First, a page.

Despite this growth, Chouinard has continued to promote the values that started the company: respect for the environment and living a sustainable, eco-friendly lifestyle.
This book provides insight into what it takes to run a business, and more importantly, how to do it sustainably. If more business owners follow Chouinard’s lead, the planet may just have the chance to heal itself.
Amazon Link: Let My People Go Surfing
20. The Monk Who Sold His Ferrari by Robin S. Sharma
I still haven’t actually read this, but my boyfriend absolutely praises this book so I thought I’d mention it.
As you can probably guess from the title, this story is about a hard-working man in the corporate world who goes through a physical, emotional, and spiritual transformation and sells his expensive possessions in pursuit of enlightenment.
I think this story will be inspirational to all, especially those who think they may have an unhealthy reliance on material things.
Amazon Link: The Monk Who Sold His Ferrari
21. London: A Travel Guide Through Time by Matthew Green
With this book, Historian Matthew Green tells the turbulent and iconic history of London in an accessible and funny way.
He describes the city so well that you feel like you are actually there, and if you’ve traveled to London before you can picture the sights that he talks about.
You get to time travel back to London during the Shakespeare era, the medieval era, the age of the black plague, the Victorian era, and the London of the Blitz during WWI.
Amazon Link: London: A Travel Guide Through Time
22. The Help by Kathryn Stockett
Set in 1960s Mississippi, this book tells the story of African American women working for wealthy white families.
This book became famous when the movie hit theaters in 2011, and the story is just as riveting on screen as it is on paper.
The story takes places in turbulent times, when social justice and racial equality were fought upon every single day. But the charisma and personality of the characters help reveal the power of friendship, humor, and determination in this troubling period.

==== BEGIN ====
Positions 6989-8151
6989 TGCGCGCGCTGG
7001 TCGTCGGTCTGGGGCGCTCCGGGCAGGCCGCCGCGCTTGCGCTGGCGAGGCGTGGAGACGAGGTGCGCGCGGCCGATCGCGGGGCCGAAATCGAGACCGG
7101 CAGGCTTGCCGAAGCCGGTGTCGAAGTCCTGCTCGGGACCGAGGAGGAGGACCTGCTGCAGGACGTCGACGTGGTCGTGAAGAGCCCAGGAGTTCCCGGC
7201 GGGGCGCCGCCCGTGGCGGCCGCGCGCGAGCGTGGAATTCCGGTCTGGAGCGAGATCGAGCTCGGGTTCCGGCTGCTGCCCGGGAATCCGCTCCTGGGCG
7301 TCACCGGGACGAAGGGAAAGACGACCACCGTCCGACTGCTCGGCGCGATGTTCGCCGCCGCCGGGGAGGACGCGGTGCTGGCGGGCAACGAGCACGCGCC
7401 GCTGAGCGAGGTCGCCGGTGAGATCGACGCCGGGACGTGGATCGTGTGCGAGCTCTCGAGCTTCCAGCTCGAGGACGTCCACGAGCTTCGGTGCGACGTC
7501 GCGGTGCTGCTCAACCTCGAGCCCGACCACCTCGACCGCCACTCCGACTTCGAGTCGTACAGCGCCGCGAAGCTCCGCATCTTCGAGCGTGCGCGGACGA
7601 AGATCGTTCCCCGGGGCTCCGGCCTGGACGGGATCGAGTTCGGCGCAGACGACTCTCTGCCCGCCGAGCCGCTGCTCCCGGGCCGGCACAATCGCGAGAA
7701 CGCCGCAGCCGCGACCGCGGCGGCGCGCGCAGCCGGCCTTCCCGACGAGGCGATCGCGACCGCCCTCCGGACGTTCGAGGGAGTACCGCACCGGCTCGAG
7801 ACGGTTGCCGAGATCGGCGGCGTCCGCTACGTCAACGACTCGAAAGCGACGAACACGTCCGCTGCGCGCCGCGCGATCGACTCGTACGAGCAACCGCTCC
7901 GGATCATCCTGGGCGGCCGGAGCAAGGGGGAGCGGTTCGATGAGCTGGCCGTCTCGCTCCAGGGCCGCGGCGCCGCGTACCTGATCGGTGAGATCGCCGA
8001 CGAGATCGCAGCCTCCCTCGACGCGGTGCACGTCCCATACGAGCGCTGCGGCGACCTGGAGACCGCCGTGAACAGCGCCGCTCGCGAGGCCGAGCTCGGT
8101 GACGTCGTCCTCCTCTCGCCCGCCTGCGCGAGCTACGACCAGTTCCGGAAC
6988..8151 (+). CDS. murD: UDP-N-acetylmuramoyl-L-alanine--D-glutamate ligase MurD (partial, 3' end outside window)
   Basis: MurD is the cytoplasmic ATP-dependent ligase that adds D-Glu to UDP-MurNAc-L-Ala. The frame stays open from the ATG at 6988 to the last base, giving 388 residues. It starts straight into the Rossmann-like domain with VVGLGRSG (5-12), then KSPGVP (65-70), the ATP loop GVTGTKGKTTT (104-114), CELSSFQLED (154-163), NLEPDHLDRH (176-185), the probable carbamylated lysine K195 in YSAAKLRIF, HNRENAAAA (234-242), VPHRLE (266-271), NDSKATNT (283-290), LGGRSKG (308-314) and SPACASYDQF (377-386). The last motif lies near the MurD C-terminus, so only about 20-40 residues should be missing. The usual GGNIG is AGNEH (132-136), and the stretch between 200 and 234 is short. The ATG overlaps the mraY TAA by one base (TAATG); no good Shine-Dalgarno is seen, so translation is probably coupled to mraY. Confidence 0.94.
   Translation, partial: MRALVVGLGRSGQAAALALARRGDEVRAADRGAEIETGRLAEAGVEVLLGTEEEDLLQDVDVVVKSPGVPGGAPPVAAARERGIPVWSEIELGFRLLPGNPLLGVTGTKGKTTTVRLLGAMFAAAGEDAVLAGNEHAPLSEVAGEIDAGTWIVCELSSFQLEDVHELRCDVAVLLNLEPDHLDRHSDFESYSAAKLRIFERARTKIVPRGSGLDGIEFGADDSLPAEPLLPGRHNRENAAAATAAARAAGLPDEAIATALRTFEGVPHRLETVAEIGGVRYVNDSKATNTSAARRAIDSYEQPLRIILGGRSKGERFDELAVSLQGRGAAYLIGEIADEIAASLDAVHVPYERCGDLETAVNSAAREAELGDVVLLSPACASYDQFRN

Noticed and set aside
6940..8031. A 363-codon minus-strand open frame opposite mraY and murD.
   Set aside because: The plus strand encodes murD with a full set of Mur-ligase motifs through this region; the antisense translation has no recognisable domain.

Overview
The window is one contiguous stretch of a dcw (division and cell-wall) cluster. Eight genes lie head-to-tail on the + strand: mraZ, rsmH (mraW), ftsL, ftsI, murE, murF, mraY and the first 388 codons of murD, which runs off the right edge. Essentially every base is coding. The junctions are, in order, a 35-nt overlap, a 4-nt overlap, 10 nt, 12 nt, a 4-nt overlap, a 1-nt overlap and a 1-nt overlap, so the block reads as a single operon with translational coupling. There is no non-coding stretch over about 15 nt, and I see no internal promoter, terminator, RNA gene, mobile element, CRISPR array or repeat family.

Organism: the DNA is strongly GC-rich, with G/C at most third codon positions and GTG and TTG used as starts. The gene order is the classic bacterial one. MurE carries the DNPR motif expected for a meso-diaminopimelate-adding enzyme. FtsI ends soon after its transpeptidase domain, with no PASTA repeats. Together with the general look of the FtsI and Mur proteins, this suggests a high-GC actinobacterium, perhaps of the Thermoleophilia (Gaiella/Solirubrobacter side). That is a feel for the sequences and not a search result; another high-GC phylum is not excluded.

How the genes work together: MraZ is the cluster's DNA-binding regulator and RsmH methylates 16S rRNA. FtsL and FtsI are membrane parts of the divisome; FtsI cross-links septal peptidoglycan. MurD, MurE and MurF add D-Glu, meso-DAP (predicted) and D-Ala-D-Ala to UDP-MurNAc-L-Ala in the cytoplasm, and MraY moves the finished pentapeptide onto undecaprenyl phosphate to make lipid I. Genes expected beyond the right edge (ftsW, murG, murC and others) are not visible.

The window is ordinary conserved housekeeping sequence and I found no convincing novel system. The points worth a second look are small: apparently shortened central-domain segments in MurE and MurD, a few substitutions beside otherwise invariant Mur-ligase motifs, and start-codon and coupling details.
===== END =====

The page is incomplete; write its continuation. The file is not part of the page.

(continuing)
Amazon link: The Help
23. Marching Powder by Rusty Young
Marching Powder is the true story of British-Tanzanian drug-smuggler, Thomas McFadden, who got caught with cocaine in his luggage at La Paz Airport and was forced to spend years in the interesting and gruesome San Pedro Prison in Bolivia.
Over time, McFadden adapted to life in the prison and started hosting tours for tourists so they could see what life was like in there.
Australian Rusty Young was backpacking in South America at the time and decided to record McFadden’s story for the world to read.
Amazon Link: Marching Powder
24. Written In History by Simon Sebag Montefiore
Subtitled “Letters That Changed The World”, this book is great for lovers of history and culture.
Exactly as the subtitle suggests, this book is filled with real letters written by famous figures throughout history.
There are letters between Kings and their mistresses, famous artists and their muses, ancient Pharaohs and their neighbors, world explorers and their home governments, ruthless dictators and their families, and much more.
It is absolutely fascinating to see the actual words written by these people that ended up changing the course of history.
Amazon Link: Written In History
25. Horseshoes and Hand Grenades by S.M. Stevens
This book isn’t necessarily about traveling, unless you are time traveling back to Boston in the 1980s.
But my very own mother wrote this book and I think it is amazing. The themes of this book are so relevant today and it sends a powerful message so I wanted to include it on this list.
Horseshoes and Hand Grenades follows two young women working in Boston as they both deal with different forms of sexual abuse.
The story is lighthearted and fun to read despite the heavy topics, and it sheds light on what sexual harassment victims may go through so it is quite eye-opening.
Amazon Link: Horseshoes and Hand Grenades